The opah is a big fish, with a warm heart in world first

15 May 2015

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In a first for marine biology, the large, photogenic opah fish has been found to have a big secret: it’s the only fish known to be warm blooded and capable of heating its entire body.

Until now, it was accepted that underwater creatures were cold-blooded animals whose temperature would change depending on the temperature of the water than surrounds it due to the extreme cold that is experienced at most depths.

As for whether there were any warm-blooded animals in the depth of the ocean, the only previous examples were found to be partially warm-blooded animals, including the tuna fish and swordfish, which would warm parts of their body for say, swimming faster.

Wonderful net of blood vessels

However, according to National Geographic, a team of researchers came across a number of opah during an expedition, and on further inspection, the fish has a vast array of red and blue blood vessels woven throughout its gills.

Known in Latin as ‘retia mirabilia’ – or wonderful nets — the regular blood flow acts as an insulation from the deep cold of the ocean by heating the one part of the fish’s body that has to take in large quantities of cold water.

Opah’s hot blooded, check it and see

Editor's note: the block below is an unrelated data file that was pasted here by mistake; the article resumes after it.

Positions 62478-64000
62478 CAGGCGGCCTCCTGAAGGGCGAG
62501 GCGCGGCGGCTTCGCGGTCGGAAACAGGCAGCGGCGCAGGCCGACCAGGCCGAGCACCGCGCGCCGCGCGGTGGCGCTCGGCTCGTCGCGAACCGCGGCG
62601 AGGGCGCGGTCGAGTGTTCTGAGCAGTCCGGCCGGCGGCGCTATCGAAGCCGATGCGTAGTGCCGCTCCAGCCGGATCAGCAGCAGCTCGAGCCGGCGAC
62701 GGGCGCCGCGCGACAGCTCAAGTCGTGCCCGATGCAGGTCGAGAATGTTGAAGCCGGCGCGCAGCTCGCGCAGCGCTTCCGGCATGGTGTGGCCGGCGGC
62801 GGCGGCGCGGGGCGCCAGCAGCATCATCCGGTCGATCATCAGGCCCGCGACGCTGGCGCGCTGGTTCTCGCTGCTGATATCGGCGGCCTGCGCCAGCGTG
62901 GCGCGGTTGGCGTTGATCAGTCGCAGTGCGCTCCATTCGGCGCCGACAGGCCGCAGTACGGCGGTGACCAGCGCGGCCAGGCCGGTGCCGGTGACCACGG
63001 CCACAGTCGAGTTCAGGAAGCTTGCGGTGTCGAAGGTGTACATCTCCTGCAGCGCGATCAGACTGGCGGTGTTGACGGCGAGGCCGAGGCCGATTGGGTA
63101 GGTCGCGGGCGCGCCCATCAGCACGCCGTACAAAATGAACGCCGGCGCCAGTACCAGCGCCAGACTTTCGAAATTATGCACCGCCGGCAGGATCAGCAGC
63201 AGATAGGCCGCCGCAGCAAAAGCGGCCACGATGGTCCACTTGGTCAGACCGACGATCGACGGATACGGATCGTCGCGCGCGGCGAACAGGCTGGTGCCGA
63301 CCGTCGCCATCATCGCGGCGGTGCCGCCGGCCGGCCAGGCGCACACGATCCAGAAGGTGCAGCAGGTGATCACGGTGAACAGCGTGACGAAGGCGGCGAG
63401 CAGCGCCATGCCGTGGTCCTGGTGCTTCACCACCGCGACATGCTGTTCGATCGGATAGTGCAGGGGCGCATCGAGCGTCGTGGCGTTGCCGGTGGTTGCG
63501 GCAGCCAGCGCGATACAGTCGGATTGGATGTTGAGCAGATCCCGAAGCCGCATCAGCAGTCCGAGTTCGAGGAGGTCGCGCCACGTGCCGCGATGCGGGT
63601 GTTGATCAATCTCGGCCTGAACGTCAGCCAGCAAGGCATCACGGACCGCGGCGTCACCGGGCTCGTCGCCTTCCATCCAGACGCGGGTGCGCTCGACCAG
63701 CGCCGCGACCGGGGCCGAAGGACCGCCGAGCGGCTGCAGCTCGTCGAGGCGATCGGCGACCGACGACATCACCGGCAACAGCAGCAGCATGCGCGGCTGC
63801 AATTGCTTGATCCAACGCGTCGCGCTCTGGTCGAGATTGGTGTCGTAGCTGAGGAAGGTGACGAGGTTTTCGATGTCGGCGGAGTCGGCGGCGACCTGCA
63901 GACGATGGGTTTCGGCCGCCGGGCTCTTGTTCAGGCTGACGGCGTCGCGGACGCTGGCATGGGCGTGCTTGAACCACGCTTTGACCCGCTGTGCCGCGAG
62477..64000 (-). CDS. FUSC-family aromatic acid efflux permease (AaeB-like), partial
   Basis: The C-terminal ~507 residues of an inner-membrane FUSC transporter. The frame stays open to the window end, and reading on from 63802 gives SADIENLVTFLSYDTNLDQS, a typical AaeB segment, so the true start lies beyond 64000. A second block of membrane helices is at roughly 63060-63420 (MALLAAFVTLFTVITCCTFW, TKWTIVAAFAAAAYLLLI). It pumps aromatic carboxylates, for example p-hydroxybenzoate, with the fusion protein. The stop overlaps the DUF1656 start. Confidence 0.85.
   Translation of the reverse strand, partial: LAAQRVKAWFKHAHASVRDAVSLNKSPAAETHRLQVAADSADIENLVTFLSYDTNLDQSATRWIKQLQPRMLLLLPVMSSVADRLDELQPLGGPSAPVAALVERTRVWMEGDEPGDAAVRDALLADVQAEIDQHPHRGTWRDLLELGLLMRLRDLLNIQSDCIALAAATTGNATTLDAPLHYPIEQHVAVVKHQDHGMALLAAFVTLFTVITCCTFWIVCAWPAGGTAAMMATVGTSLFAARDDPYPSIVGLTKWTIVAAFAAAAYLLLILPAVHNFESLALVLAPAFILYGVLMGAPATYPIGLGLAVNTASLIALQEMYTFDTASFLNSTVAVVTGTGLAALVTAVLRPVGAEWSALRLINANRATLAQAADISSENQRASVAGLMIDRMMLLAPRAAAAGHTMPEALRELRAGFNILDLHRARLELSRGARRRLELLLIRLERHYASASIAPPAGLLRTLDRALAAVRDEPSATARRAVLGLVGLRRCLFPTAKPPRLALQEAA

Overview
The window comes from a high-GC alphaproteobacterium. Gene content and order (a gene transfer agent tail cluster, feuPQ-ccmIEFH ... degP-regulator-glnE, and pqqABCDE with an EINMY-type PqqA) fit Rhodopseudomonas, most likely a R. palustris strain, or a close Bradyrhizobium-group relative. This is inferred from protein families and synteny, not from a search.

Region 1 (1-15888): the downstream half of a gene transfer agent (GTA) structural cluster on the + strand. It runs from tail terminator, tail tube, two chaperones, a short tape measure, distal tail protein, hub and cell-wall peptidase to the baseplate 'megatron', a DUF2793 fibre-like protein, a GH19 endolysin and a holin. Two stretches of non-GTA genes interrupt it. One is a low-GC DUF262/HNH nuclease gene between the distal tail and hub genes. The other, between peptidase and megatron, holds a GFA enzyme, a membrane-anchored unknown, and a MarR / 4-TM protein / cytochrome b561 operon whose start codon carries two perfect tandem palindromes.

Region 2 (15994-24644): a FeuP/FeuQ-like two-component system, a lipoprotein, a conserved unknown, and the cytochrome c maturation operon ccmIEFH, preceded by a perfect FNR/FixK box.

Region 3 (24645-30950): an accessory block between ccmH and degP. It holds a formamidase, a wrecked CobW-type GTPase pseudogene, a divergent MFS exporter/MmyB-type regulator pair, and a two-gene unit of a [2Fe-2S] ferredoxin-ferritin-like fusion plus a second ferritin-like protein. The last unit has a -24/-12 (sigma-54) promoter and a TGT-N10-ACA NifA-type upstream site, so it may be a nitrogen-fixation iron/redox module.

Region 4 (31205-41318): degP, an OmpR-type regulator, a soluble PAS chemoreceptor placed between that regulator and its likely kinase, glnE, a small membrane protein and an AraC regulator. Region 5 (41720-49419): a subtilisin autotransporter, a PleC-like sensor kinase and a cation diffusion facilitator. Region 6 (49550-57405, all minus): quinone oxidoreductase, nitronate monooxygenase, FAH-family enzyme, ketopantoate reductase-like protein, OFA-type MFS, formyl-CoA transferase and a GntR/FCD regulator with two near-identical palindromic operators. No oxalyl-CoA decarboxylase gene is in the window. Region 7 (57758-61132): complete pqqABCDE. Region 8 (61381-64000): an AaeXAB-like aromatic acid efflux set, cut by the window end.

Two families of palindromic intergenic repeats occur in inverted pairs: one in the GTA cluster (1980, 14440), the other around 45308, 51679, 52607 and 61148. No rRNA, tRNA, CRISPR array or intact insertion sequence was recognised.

It’s also helped by a thick layer of fat the opah fish maintains to lock in a regular heat of 5C.

The team has since published a paper on its findings, having confirmed that it’s a warm-blooded fish with the help of a thermometer placed inside a caught opah fish, which has shown that all of its internal organs are warm, including its heart, which is a first for marine life in itself.

This, Nicholas Wegner from the National Oceanic and Atmospheric Administration (NOAA) said, helps them swim deeper than any other predator in its class.

It’s also rather fast: “Just from looking at it, I really thought it was a slow, sluggish, deep-water fish that doesn’t do very much. But all indications are that this is a very fast fish and an active predator. We’ve put some tags on them to show that they migrate thousands of kilometres,” said Wegner.

Opah stamp image via Shutterstock

Colm Gorey is a journalist with Siliconrepublic.com

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